Like this "People will have no desire to contribute sweat equiity if the government pays all the bills. Have you thought of where you will get the money needed to support all of your welfare recipients once you guarantee they won't need to pay for any of there own needs?"

    Just screams "I am, at heart, a fat lazy slob and if you told me all wealth will be spread equally I am just gonna sit at home all day drinking and fapping until I drink or fap myself to death and if I know I would do it certainly everyone else in the world would too because there is nothing wrong with me."

     

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  31.  
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    Anonymous Coward, Jun 14th, 2011 @ 2:46pm

    Tim,

    I find it hard to read your articles when you use words like Transparentest. I'm not sure if you are trying to be clever (it failed) but if you want more people to take you seriously (maybe you don't) then please stop adding this type of verbage in your writing.

     

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  32.  
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    Chris Rhodes (profile), Jun 14th, 2011 @ 3:03pm

    Re: Re: Re: Re: Re: Very Cool

    He said: "All bills must be put on display for public commenting for a period of six months before being voted upon."

    That is, he wanted to amend the constitution to require all laws to have a six month hold period.

     

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  33.  
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    teknosapien, Jun 14th, 2011 @ 3:45pm

    Re: Very Cool

    Wish we'd just follow our constitution it's actually pretty decent if followed along with the Bill Of Rights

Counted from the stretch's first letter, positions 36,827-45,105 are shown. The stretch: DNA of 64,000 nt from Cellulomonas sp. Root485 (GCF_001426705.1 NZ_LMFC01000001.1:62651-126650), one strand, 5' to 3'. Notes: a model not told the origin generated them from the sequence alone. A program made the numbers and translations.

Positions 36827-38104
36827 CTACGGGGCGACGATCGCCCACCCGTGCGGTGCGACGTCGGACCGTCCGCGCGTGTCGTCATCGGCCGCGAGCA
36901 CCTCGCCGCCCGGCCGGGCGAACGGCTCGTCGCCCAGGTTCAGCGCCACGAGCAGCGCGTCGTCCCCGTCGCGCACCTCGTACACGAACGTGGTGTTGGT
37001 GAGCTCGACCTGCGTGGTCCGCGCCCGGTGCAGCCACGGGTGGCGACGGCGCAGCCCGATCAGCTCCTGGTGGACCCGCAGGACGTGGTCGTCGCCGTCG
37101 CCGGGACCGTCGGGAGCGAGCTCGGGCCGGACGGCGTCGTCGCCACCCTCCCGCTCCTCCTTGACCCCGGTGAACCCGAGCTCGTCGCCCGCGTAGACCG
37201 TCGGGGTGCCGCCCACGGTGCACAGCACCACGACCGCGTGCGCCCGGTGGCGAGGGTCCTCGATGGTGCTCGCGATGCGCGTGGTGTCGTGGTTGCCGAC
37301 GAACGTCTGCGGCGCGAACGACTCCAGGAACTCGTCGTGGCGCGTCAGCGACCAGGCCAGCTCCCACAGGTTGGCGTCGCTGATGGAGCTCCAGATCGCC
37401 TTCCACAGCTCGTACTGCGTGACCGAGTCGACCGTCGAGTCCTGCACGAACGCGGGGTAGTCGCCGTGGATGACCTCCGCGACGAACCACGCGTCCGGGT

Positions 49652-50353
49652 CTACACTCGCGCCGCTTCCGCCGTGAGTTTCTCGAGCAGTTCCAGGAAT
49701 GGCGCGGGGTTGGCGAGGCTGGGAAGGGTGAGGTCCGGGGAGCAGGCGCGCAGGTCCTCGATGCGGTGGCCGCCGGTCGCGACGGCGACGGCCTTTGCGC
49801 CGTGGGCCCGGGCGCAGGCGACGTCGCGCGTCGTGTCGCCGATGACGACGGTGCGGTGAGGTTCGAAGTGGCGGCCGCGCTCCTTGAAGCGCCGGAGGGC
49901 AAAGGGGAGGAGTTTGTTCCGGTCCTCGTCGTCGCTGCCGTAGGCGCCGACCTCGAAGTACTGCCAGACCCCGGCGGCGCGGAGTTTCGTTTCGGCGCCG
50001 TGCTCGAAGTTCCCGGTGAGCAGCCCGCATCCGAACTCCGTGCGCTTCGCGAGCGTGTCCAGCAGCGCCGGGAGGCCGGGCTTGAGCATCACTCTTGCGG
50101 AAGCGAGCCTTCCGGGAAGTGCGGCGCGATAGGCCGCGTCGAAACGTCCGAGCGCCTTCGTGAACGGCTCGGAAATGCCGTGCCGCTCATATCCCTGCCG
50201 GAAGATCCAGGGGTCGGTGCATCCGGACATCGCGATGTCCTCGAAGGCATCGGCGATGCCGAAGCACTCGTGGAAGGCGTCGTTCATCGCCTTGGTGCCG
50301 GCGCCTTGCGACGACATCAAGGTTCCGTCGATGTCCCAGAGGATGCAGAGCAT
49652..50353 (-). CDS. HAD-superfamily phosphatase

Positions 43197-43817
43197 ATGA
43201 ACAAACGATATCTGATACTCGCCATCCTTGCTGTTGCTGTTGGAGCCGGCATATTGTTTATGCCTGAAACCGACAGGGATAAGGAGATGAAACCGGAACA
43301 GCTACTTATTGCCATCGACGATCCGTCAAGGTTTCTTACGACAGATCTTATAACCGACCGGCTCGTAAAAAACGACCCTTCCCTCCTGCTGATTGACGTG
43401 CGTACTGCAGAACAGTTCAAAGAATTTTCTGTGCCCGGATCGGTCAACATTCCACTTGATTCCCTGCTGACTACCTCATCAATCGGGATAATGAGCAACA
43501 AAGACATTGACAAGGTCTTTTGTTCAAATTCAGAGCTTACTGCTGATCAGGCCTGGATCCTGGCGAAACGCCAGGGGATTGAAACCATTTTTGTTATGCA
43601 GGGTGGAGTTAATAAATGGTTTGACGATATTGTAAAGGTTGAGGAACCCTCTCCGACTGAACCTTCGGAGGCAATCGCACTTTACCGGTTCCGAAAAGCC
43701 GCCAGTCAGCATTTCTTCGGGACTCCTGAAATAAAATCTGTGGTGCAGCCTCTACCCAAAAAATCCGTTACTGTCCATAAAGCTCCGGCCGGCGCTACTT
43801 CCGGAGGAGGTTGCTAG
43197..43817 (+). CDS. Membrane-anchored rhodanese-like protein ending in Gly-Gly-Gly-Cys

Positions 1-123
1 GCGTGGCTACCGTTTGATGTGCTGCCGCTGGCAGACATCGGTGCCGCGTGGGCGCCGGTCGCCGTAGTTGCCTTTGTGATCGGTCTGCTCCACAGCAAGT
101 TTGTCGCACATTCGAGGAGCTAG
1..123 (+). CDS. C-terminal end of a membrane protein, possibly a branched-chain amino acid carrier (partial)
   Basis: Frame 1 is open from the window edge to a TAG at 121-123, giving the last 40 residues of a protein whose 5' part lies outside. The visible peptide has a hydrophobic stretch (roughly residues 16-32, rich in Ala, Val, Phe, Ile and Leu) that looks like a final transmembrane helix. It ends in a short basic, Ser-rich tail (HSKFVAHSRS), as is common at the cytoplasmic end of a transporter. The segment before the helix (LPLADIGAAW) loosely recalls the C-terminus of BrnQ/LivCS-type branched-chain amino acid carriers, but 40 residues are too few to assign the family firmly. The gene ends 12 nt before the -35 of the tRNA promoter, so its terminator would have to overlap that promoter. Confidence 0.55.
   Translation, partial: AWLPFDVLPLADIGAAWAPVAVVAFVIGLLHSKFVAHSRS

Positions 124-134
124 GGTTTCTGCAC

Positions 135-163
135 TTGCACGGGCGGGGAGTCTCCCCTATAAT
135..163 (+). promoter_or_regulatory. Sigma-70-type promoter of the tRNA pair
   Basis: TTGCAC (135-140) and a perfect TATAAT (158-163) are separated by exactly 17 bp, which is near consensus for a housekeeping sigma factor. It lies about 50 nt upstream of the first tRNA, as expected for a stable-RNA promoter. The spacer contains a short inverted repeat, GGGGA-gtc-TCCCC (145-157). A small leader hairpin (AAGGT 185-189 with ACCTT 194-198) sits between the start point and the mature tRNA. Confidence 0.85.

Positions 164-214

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  34.  
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    Chris Rhodes (profile), Jun 14th, 2011 @ 3:51pm

    Re: Re: Very Cool

    It was quite awesome when first crafted (hell, it's still quite awesome in a relative sense!). In an absolute sense, however, they left a bunch of things out. Some of them were not their fault; they simply didn't know they would be an issue down the road.

    The war on cameras (and other technological methods of accountability) by police officers, for example, could not have been foreseen.

     

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    Fin, Jun 14th, 2011 @ 4:18pm

    Yeah taking from the wealthy and giving to the poor. Who do those evil tyranny-building vikings think they are? Jesus?

    They should embrace social Darwinism a la Americana.

    So when is the US invading?

     

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    Jesse (profile), Jun 14th, 2011 @ 6:09pm

    "1. I would suggest that under Education, a clause be instituted to allow children and their families to seek restitution from individual teachers upon improper teaching of personal views"

    First of all: ew.

    Second of all: I find it interesting that the sorts of people that espouse such ideas are the very same people who complain about too much political correctness in modern day society. No understanding of cause and effect.

     

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    Jason, Jun 14th, 2011 @ 6:34pm

    Smirk...

    "Transparentest"...because it's Ice-land :D

     

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  38.  
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    Anonymous Coward, Jun 14th, 2011 @ 6:35pm

    Government of the people, by the people, for the people

    "Exactly what we're doing Justin ;)"

    It's... it's beautiful. Five words and a smiley, and it's more honest government than we've had here in America in centuries. I hope we can have those ideals again someday.

    (Yes, lobbying does go back that far. Back then it was less about music and more about milk, but it was pretty much the same thing.)

     

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    Anonymous Coward, Jun 14th, 2011 @ 6:39pm

    Iceland continues to be at the top of the list of countries I'd want to emigrate to.

     

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    Hephaestus (profile), Jun 14th, 2011 @ 7:23pm

    Re: Re: Re: Re: Re: Re: Very Cool